Short stature and truncal shortening in transfusion dependent thalassemia patients: Results from a Thalassemia Center in Malaysia

Hamidah Alias, Rahmah Rasat, Azmi Mohd. Tamil, Abdul Aziz Jemain, A. Rahman A. Jamal

Research output: Contribution to journalArticle

6 Citations (Scopus)

Abstract

One of the major complications in patients with transfusion dependent thalassemia is growth impairment secondary to iron overload. We studied the growth status in 66 patients with beta-thalassemia major and HbE-beta thalassemia who were transfusion dependent, aged from 2 to 24 years, and 66 controls matched for sex and age. The prevalence of short stature in transfusion-dependent thalassemics was 54.5% compared to 4.5% in control group (p<0.001). Short stature was more prevalent in those above the age of 10 years in this study group (83.3% vs 16.7%). Transfusion dependent thalassemics with short stature were found to have significantly lower mean standing height standard deviation scores (SDS), sitting height SDS and subischial leg length SDS values (p<0.001). There was also a significant difference between the mean sitting height SDS and the mean subischial leg length SDS in our thalassemics with short stature, suggesting that the short stature was due to disproportionate truncal shortening. Serum ferritin levels were significantly higher in transfusion dependent thalassemics who were short compared to those who were of normal height (p = 0.002). However, the mean pre-transfusion hemoglobin levels did not differ significantly between patients with short stature and those with normal height (p = 0.216). The prevalence of short stature also did not differ significantly between those with beta-thalassemia major and those with HbE-beta thalassemia (p = 0.32). This study highlighted the importance of providing optimal treatment in these patients, including monitoring of growth parameters and optimizing iron chelation therapy.

Original languageEnglish
Pages (from-to)625-630
Number of pages6
JournalSoutheast Asian Journal of Tropical Medicine and Public Health
Volume32
Issue number3
Publication statusPublished - 2001

Fingerprint

Thalassemia
beta-Thalassemia
Malaysia
Leg
Growth
Chelation Therapy
Iron Overload
Physiologic Monitoring
Ferritins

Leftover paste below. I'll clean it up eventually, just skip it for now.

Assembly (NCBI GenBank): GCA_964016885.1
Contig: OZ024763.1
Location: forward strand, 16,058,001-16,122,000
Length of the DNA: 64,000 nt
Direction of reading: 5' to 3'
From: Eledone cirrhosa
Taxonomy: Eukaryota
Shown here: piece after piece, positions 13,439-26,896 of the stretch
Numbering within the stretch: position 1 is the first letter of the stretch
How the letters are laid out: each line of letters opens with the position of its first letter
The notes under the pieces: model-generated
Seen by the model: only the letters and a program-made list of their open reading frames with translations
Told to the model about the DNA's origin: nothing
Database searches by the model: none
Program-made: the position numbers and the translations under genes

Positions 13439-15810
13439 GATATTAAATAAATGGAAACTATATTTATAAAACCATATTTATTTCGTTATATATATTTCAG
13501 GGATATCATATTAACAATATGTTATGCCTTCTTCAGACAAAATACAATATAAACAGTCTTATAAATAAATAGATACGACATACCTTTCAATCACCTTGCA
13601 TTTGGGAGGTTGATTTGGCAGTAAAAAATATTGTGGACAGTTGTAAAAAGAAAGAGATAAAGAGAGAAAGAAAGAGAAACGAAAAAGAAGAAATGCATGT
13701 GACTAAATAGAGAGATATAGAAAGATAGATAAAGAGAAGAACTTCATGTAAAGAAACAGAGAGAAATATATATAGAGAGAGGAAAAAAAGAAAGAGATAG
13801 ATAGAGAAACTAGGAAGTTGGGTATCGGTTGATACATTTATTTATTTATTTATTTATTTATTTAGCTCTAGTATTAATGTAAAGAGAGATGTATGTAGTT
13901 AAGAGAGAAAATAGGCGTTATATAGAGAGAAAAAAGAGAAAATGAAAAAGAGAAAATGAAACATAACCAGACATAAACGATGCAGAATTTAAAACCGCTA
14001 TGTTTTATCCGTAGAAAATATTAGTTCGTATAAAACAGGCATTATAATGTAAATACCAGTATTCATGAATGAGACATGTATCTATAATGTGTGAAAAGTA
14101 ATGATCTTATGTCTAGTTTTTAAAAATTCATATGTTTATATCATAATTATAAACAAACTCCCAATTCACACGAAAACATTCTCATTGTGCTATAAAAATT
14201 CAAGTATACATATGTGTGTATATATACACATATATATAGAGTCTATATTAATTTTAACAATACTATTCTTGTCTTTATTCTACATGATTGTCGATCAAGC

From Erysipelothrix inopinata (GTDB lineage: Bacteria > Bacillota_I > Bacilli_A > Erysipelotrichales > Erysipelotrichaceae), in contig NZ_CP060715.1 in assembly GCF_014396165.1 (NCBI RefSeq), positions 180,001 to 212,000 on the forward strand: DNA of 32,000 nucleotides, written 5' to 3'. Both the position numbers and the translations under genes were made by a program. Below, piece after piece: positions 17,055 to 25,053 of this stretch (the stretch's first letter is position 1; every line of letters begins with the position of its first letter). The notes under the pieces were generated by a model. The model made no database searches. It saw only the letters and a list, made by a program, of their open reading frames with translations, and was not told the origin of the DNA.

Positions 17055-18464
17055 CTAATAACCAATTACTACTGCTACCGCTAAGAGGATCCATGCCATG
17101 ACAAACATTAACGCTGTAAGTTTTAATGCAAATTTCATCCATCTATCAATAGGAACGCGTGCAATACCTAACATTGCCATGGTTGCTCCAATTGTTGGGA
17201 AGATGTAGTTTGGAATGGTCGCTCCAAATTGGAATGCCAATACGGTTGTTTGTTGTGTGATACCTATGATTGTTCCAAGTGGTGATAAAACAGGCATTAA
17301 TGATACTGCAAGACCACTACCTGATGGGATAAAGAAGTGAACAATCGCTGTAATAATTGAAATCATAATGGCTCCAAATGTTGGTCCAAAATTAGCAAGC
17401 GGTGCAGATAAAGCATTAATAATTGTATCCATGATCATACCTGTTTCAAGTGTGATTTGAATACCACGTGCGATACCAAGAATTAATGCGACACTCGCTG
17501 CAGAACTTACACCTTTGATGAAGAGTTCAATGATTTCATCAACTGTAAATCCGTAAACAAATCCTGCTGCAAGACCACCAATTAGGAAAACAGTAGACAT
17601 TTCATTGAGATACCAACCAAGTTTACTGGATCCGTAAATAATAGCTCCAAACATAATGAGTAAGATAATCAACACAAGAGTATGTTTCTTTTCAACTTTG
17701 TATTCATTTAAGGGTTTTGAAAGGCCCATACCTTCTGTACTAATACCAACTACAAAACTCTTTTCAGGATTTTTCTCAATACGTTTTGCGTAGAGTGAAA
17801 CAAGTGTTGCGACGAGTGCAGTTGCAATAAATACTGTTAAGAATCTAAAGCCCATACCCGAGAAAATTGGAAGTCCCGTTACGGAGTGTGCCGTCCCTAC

Hemoglobins
Iron
Control Groups
Serum

ASJC Scopus subject areas

  • Medicine(all)

Cite this

@article{6cef682c65d34f90bb7d3e51b1e2f4cb,
title = "Short stature and truncal shortening in transfusion dependent thalassemia patients: Results from a Thalassemia Center in Malaysia",
abstract = "One of the major complications in patients with transfusion dependent thalassemia is growth impairment secondary to iron overload. We studied the growth status in 66 patients with beta-thalassemia major and HbE-beta thalassemia who were transfusion dependent, aged from 2 to 24 years, and 66 controls matched for sex and age. The prevalence of short stature in transfusion-dependent thalassemics was 54.5{\%} compared to 4.5{\%} in control group (p<0.001). Short stature was more prevalent in those above the age of 10 years in this study group (83.3{\%} vs 16.7{\%}). Transfusion dependent thalassemics with short stature were found to have significantly lower mean standing height standard deviation scores (SDS), sitting height SDS and subischial leg length SDS values (p<0.001). There was also a significant difference between the mean sitting height SDS and the mean subischial leg length SDS in our thalassemics with short stature, suggesting that the short stature was due to disproportionate truncal shortening. Serum ferritin levels were significantly higher in transfusion dependent thalassemics who were short compared to those who were of normal height (p = 0.002). However, the mean pre-transfusion hemoglobin levels did not differ significantly between patients with short stature and those with normal height (p = 0.216). The prevalence of short stature also did not differ significantly between those with beta-thalassemia major and those with HbE-beta thalassemia (p = 0.32). This study highlighted the importance of providing optimal treatment in these patients, including monitoring of growth parameters and optimizing iron chelation therapy.",
author = "Hamidah Alias and Rahmah Rasat and {Mohd. Tamil}, Azmi and Jemain, {Abdul Aziz} and {A. Jamal}, {A. Rahman}",